Advertisement

Sign up for our newsletter

Advertisement

How to get a ride in the Tour de France neutral service car

Joe Robinson
22 Feb 2019

Mavic and Zwift team up to offer opportunity to ride in the peloton at this year's Tour

The chance to ride along in a neutral service car for a day at the Tour de France is almost a 'money can't buy experience'. We say almost, as with enough money just about anything is possible.

However, Mavic is giving you the the chance to spend a day in its neutral service car at a stage of this year's Grand Boucle and it won't cost you a single penny – just 52.2km of riding effort.

The French wheel manufacturer has teamed up with Zwift to host its L'Etape du Tour: Ride to Win event on Tuesday 26th February, from which one lucky finisher will win the chance to ride along behind the Tour peloton for a day.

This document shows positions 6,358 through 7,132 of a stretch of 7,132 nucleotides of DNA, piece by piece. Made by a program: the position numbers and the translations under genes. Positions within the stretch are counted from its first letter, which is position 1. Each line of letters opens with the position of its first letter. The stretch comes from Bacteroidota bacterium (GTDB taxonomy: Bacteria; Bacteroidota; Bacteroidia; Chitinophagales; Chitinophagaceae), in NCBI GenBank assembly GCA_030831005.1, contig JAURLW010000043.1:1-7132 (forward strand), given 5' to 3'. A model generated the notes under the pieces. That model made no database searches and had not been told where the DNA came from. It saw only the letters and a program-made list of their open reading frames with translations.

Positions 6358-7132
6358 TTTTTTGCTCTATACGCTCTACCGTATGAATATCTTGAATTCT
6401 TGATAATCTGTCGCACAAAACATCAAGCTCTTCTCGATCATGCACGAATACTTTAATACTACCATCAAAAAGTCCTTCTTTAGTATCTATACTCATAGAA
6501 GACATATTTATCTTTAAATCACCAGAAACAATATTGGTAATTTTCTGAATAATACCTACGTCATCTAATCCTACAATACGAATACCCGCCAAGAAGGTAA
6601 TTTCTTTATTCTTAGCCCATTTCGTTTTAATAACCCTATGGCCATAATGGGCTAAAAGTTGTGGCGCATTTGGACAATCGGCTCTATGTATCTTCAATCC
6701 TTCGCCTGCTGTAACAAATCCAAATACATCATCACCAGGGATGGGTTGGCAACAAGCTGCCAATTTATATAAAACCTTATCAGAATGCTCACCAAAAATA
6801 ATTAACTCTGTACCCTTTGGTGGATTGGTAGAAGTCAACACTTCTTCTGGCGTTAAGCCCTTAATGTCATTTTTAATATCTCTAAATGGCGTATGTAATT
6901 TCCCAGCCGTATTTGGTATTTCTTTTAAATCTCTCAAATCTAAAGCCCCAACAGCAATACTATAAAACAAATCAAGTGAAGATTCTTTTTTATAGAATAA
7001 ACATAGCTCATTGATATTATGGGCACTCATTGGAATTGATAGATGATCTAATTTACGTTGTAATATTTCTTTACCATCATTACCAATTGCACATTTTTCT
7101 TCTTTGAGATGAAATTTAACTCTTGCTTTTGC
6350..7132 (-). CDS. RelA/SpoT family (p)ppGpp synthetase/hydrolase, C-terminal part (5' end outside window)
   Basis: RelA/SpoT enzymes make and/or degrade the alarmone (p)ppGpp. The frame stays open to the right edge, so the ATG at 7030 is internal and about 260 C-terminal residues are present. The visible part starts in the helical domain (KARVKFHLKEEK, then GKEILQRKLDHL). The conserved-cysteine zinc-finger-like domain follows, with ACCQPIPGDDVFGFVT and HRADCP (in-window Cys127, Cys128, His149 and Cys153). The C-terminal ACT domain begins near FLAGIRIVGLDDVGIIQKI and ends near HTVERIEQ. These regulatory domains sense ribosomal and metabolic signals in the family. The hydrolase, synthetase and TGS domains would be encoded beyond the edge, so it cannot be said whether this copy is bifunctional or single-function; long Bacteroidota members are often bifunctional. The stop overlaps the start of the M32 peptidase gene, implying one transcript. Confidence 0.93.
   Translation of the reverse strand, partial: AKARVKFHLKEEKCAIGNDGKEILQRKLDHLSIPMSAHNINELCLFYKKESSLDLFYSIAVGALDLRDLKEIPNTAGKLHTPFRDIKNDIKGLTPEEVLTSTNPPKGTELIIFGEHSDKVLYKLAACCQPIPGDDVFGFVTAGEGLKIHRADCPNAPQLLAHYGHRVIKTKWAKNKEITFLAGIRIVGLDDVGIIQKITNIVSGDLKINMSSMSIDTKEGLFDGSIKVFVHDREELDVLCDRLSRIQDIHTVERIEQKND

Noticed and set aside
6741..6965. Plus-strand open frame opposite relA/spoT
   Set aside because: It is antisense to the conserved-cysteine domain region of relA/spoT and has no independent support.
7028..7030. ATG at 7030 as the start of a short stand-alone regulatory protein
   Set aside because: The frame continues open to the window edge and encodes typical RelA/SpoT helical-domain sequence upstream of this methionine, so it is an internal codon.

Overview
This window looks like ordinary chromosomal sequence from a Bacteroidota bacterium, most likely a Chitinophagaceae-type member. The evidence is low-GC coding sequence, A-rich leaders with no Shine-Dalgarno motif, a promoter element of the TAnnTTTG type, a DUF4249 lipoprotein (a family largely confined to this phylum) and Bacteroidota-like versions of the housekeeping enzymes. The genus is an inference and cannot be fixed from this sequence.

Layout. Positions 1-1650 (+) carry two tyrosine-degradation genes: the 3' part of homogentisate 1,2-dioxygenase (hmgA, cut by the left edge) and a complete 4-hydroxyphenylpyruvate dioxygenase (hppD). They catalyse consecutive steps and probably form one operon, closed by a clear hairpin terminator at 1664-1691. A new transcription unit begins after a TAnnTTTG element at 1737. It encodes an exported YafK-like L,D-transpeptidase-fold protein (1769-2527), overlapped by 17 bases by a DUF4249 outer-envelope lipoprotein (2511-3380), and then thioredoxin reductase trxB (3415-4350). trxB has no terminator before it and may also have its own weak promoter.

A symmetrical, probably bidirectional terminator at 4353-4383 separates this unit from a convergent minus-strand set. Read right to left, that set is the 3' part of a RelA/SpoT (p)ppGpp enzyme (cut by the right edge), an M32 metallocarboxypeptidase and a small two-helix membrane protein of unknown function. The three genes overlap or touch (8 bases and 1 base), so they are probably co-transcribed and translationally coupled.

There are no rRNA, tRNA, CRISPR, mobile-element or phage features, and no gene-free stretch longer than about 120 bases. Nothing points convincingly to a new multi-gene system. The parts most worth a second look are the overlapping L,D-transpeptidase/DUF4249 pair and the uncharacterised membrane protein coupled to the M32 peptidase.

The winner will also receive a set of Mavic Cosmic Pro carbon limited edition Tour de France wheels featuring a specially designed rim paying homage to the world's biggest cycling race, which retail for around £1,500.

Aside from the grand prize, three runners up will be offered entry to the otherwise sold-out L'Etape du Tour sportive this July and five will be given a Mavic Comete Ultimate helmet.

All you have to do in order to win the above is complete a 52.2km loop of Zwift's Watopia circuit next Tuesday. 

There will be three organised riders – 6am, 5.30pm and 8.00pm – which will be open to all Zwift users regardless of level. Entries can be found here.

The brand new route, called Bambino Fondon, is a rolling affair with 580m of climbing that includes an initial start on the Watopia KOM before a loop of the Mayan ruins and jungle and a summit finish atop the Volcano climb.

The online virtual ride plays as a training ride for this July's L'Etape du Tour, the annual sportive that mirrors a mountain stage of the that year's Tour de France.

This year's route will begin in Albertville before finishing at the summit of Val Thorens. The tough day in the saddle will see riders cover 4,600m of climbing in just over 135km.

Read more about: